By Nicholas Johnson, Elizabeth Hudgins and Jeremy Koulish
November 12, 2008


Continuing economic problems have created budget problems in many states, leading some 25 states to reduce services to their residents, including some of their most vulnerable families and individuals. Some 14 states have increased taxes or taken other revenue raising measures to help mitigate the need for budget cuts.

Examples of enacted cuts to state services include:

  • Public health programs: At least 17 states have implemented cuts that will affect low-income children’s or families’ eligibility for health insurance or reduce their access to health care services. For example, Rhode Island eliminated health coverage for 1,000 low-income parents; New Jersey cut funds for charity care in hospitals; and California and Utah are reducing the number of services covered. Additionally, the governor in California has proposed cuts that, when fully phased in, will cause more than 400,000 adults to be denied health coverage.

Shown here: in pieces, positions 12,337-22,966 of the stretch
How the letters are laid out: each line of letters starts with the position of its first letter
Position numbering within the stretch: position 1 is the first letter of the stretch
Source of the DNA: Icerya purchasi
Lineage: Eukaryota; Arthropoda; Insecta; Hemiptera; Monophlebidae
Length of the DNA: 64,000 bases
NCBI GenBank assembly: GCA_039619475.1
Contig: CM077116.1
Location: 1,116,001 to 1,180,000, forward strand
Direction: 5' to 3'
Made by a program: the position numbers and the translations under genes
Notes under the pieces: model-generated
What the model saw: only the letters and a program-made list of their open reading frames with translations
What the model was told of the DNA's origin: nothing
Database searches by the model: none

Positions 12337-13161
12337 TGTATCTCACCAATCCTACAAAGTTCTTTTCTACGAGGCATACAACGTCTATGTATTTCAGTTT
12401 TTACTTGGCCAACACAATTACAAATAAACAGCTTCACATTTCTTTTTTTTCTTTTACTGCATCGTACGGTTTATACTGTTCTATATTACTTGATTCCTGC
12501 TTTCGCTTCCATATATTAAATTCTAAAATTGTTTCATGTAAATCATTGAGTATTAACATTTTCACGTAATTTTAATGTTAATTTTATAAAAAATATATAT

• Programs for the elderly and disabled: At least 15 states are cutting medical, rehabilitative, home care, or other services needed by low-income people who are elderly or have disabilities, or significantly increasing the cost of these services. For example, Florida has frozen reimbursements to nursing homes and relaxed staffing standards and Rhode Island is requiring low-income elderly people to pay more for adult daycare. Arizona eliminated temporary health insurance for people with serious medical problems.
  • K-12 education: At least 16 states are cutting K-12 and early education; For example: Florida, Georgia and South Carolina have each cut school aid by an estimated $95 or more per pupil; Nevada eliminated funds for gifted and talented programs; Rhode Island is eliminating early education funding for 550 children; and Massachusetts is reducing funding for a number of early care programs.